As anyone who has travelled the Hume Highway knows, the road is achingly dull. But the new HSV GTS removes much of the boredom. As with the Holden Calais-V on which it is based it has a digital display of the vehicle’s speed reflected into the windscreen in the driver’s line of sight.

It also has a forward crash alert warning if you’re about to hit the car in front, and a lane departure warning if you cross white lines without indicating. Technophobes can turn these systems off. But I left the speed display on. It’s amazing how relaxing it is not having to avert your eyes to check the speedometer every few moments -- even if you are set in cruise control.

The route to Bathurst from Melbourne is fairly straightforward, and not as winding as the trip from Sydney over the Blue Mountains. In effect, you turn left a little north of Albury on the NSW-Victoria border, zig-zag your way to the fringes of Wagga Wagga and then it’s almost a straight line coming into the back of Bathurst.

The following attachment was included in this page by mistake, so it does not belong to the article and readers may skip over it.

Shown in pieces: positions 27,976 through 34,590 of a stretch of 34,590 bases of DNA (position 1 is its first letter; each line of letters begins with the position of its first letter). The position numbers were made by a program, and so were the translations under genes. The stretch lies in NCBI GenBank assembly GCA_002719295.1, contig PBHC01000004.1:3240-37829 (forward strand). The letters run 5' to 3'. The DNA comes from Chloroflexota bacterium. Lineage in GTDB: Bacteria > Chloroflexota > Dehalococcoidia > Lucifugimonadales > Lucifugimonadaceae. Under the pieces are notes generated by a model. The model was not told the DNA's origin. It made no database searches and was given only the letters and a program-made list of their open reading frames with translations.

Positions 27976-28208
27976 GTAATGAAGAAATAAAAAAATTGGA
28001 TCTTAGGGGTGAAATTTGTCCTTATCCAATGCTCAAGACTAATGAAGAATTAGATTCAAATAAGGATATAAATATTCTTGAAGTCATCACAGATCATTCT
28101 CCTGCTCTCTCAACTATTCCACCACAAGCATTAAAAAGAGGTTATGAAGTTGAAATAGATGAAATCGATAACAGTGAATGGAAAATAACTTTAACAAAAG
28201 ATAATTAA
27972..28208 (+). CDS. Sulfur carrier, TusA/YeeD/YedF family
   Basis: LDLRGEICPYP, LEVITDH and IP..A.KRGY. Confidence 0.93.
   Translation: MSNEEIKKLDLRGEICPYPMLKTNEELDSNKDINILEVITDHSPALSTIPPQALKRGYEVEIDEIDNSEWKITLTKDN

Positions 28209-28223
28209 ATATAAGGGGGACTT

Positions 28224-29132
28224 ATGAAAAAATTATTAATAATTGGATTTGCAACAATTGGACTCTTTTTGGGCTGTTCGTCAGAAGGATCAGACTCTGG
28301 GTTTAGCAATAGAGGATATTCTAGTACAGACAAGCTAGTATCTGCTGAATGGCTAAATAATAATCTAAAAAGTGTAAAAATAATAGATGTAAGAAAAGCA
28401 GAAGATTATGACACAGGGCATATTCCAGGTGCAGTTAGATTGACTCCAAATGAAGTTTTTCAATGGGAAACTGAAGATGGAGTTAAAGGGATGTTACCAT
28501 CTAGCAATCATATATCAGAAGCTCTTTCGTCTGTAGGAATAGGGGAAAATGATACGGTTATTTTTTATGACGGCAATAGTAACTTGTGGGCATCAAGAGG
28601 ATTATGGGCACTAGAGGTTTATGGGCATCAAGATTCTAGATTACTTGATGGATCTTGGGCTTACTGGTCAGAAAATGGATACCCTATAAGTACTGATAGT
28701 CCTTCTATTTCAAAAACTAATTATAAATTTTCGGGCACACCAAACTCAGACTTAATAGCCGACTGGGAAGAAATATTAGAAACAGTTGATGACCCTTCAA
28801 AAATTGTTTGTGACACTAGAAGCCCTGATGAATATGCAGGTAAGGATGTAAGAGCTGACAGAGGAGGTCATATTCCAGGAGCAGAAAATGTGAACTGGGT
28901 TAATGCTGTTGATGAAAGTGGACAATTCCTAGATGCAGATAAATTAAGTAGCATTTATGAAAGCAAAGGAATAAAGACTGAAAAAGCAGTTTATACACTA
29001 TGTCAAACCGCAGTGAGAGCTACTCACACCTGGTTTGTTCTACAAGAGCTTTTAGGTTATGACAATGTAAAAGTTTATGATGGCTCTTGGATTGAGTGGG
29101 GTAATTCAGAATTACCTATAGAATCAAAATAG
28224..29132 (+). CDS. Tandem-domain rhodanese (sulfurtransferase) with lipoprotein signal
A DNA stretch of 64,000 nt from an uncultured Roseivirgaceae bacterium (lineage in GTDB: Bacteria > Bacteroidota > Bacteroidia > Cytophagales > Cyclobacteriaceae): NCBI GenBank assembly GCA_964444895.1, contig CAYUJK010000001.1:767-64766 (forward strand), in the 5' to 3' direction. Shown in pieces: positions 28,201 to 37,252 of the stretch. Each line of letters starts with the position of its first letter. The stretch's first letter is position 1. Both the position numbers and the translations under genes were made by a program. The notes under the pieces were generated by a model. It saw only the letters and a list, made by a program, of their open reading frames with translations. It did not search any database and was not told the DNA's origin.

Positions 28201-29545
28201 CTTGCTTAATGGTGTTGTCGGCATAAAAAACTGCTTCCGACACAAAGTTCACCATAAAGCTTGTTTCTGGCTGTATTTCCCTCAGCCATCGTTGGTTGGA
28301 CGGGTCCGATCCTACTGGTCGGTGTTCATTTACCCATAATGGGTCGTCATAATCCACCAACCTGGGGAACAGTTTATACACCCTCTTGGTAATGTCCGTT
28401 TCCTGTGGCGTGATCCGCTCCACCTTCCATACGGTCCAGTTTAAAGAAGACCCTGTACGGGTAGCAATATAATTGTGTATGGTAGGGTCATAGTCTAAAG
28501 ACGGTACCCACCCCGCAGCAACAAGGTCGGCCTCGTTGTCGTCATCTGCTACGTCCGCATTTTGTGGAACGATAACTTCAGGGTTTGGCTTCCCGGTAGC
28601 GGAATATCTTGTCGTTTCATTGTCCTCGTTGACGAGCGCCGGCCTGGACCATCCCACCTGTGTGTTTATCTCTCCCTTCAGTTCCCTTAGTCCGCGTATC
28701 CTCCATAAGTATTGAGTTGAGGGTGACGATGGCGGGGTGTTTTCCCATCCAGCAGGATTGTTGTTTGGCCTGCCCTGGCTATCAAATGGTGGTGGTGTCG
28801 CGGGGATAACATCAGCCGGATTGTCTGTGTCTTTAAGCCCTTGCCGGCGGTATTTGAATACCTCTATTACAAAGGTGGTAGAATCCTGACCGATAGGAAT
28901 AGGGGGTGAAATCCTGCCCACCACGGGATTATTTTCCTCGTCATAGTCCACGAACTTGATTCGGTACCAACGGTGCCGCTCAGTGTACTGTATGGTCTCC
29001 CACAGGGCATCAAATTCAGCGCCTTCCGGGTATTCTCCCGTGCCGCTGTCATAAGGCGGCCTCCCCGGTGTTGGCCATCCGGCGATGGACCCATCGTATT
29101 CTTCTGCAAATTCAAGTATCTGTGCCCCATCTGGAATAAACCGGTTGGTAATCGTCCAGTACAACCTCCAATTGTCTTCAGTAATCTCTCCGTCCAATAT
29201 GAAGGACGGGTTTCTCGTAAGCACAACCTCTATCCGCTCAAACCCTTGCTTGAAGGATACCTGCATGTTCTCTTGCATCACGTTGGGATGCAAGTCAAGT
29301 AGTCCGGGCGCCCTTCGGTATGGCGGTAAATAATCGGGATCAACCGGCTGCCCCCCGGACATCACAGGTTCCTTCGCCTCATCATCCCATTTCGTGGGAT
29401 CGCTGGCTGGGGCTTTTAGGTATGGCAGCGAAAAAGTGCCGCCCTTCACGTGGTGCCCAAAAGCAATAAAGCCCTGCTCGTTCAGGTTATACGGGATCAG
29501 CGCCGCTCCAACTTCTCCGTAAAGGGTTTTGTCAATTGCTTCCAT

Unlike the Hume, there aren’t service stations and fast food chains every half hour. And the road is not as well kept. Which was both good and bad, for it threw up some nasty potholes and bumpy bends that had us wondering at times if we may need the spare tyre, which is a space-filler as opposed to a space-saver.

Because HSV needed extra room under the car for the massive heavy-duty differential (it’s about the size of an outboard boat motor) and its cooling equipment, the spare wheel is secured on top of the boot floor, not below it. But at least you get a spare. European performance sedans come with an inflator kit and the phone number of a tow truck service. Out here you’d be waiting a while.

Finally we reach Australia’s motorsport mecca. It’s late in the afternoon and road workers are busy finishing yet more track upgrades before October’s Great Race. During a symbolic one-lap look-around we share the mountain pass with tourist coaches, local P-platers and fitness freaks on foot using the steep climb to get their hearts racing.